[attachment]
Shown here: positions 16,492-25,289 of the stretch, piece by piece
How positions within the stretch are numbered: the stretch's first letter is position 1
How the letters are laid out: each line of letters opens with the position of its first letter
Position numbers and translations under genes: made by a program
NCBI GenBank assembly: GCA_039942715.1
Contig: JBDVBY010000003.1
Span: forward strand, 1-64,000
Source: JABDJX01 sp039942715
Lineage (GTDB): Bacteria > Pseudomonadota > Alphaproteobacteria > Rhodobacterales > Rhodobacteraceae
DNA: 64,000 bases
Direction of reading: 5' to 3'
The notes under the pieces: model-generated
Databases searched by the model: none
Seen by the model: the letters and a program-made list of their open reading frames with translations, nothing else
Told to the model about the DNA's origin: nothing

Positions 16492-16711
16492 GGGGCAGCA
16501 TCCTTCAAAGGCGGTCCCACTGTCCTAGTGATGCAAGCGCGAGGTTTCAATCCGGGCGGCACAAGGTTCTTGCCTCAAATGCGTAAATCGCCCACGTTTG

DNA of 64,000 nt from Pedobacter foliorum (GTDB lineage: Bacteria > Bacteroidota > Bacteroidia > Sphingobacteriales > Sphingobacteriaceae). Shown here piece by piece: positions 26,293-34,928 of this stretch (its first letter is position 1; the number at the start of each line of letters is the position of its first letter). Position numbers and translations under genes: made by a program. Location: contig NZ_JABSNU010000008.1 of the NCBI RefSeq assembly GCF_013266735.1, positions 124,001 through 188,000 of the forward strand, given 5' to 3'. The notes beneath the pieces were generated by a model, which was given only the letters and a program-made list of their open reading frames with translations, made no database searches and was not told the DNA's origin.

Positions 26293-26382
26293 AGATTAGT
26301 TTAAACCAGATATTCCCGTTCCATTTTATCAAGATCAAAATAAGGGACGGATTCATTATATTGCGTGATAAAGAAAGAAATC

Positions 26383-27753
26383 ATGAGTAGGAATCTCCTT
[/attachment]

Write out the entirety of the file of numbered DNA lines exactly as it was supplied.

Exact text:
Shown here: positions 16,492-25,289 of the stretch, piece by piece
How positions within the stretch are numbered: the stretch's first letter is position 1
How the letters are laid out: each line of letters opens with the position of its first letter
Position numbers and translations under genes: made by a program
NCBI GenBank assembly: GCA_039942715.1
Contig: JBDVBY010000003.1
Span: forward strand, 1-64,000
Source: JABDJX01 sp039942715
Lineage (GTDB): Bacteria > Pseudomonadota > Alphaproteobacteria > Rhodobacterales > Rhodobacteraceae
DNA: 64,000 bases
Direction of reading: 5' to 3'
The notes under the pieces: model-generated
Databases searched by the model: none
Seen by the model: the letters and a program-made list of their open reading frames with translations, nothing else
Told to the model about the DNA's origin: nothing

Positions 16492-16711
16492 GGGGCAGCA
16501 TCCTTCAAAGGCGGTCCCACTGTCCTAGTGATGCAAGCGCGAGGTTTCAATCCGGGCGGCACAAGGTTCTTGCCTCAAATGCGTAAATCGCCCACGTTTG

DNA of 64,000 nt from Pedobacter foliorum (GTDB lineage: Bacteria > Bacteroidota > Bacteroidia > Sphingobacteriales > Sphingobacteriaceae). Shown here piece by piece: positions 26,293-34,928 of this stretch (its first letter is position 1; the number at the start of each line of letters is the position of its first letter). Position numbers and translations under genes: made by a program. Location: contig NZ_JABSNU010000008.1 of the NCBI RefSeq assembly GCF_013266735.1, positions 124,001 through 188,000 of the forward strand, given 5' to 3'. The notes beneath the pieces were generated by a model, which was given only the letters and a program-made list of their open reading frames with translations, made no database searches and was not told the DNA's origin.

Positions 26293-26382
26293 AGATTAGT
26301 TTAAACCAGATATTCCCGTTCCATTTTATCAAGATCAAAATAAGGGACGGATTCATTATATTGCGTGATAAAGAAAGAAATC

Positions 26383-27753
26383 ATGAGTAGGAATCTCCTT